How to Resize Raspbian Image for QEMU on Windows

Raspbian is a free operating system based on Debian. It is the recommended operating system for Raspberry Pi. If you do not have a Raspberry Pi, you can experience Raspbian by running the OS image in the emulator - QEMU. In this article, I want to share how to resize the Raspbian image on Windows.

Raspbian and QEMU for Windows

Download the package.

Why do I Need to Resize the Raspbian Image?

The Raspbian image contained in the package is not the latest. Therefore, I want to upgrade the OS with following commands:

sudo apt-get update
sudo apt-get dist-upgrade

Unluckily, when I was trying to upgrade the system, I suffered the lack of space.

raspbian no space

How much storage space can I use? Get the available disk space as follows:

df -h

raspbian image size

Here is the way I tried in order to free up space:

sudo apt-get clean

The outcome is storage space is still not enough. The only solution is to add extra space.

Adding Storage Space to Raspbian Image File (*.img)

According to the answer from StackOverflow, I have verified the steps on Windows:

Steps to resize the *.img file

Install Ubuntu on Windows 10.

ubuntu on windows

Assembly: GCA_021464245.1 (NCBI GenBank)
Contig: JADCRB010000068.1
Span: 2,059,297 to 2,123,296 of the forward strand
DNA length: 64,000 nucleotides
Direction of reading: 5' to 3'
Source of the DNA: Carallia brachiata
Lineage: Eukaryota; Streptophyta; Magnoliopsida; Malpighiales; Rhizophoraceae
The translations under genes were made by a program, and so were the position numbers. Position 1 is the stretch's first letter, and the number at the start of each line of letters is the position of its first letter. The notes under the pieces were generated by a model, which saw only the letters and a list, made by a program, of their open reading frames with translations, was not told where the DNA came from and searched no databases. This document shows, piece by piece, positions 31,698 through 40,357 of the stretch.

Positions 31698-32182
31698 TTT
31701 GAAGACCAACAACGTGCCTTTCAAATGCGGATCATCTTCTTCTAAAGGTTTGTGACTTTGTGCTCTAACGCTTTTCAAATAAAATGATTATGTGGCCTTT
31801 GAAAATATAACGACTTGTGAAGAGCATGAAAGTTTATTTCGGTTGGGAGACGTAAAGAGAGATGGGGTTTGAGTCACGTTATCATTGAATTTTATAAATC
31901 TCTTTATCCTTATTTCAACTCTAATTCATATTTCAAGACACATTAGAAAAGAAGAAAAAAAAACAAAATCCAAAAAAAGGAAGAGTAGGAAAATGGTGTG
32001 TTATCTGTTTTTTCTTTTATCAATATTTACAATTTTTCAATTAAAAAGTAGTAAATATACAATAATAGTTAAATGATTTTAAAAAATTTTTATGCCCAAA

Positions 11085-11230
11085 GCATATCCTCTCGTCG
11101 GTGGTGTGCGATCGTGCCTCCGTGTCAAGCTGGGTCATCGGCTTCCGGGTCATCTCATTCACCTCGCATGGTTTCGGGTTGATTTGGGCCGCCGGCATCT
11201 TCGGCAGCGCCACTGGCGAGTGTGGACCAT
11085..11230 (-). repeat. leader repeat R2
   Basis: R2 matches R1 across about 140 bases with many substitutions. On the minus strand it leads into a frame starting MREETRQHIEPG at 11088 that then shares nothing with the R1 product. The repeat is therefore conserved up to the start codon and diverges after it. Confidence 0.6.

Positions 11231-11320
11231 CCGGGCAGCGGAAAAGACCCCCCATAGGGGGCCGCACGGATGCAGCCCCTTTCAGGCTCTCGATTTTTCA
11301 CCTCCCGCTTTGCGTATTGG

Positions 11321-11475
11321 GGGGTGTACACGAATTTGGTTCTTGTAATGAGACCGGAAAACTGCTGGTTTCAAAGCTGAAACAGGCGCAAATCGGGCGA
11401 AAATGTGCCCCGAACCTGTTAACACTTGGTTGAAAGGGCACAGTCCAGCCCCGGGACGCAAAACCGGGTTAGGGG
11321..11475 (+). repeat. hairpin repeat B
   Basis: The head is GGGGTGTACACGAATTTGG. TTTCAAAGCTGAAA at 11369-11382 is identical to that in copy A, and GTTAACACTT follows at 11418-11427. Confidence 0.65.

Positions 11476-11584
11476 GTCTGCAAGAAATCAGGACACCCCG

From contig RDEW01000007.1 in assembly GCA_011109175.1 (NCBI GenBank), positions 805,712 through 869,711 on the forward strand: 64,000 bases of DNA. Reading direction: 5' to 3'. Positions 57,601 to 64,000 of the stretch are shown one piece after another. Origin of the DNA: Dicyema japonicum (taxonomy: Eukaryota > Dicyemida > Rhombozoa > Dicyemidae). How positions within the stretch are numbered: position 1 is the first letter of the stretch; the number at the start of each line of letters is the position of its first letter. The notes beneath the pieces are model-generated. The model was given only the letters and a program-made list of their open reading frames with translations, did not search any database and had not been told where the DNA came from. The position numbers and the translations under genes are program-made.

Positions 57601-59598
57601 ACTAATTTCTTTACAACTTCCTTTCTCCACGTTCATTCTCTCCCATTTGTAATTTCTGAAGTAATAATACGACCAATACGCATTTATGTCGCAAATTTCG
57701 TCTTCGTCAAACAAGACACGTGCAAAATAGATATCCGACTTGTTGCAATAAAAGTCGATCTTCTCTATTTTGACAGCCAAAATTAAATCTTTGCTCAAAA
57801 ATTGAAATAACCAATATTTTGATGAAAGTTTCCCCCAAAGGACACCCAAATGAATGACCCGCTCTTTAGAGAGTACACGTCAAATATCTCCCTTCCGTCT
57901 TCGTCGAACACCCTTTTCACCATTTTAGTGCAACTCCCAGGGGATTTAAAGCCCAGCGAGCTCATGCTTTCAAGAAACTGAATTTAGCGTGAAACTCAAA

Check the original image size and resize it with command `truncate’:

truncate -s +2G raspbian.img

resize image

List the partition tables for the image file:

 fdisk -l raspbian.img

fdisk partition table

Although the image size changes to 3.8G, the partition is still 1.8G. We need to re-partition the disk with `fdisk’:

fdisk raspbian.img

fdisk delete partition

Use d' to delete the second partition and use p` to print the current partition tables.

Create a new partition with n:

fdisk create partition

The start sector of the second partition is 122880. Don’t forget to enter w to commit the change.

The final step is to use resize2fs to resize the ext4 (check the file system type with command df -T) file system.

We need to use losetup to mount the image. To find an unused loop device, use the following command:

losetup -f

Unfortunately, it failed. Here is the error message I got:

> **losetup: cannot find an unused loop device: No such file or directory**.

There are no /dev/loop* devices! The function is not supported on Windows 10 yet.

Now process the image file in a Linux virtual machine.

resize ext4

Boot QEMU with the new image file:

raspbian image resized

Extra storage space is added.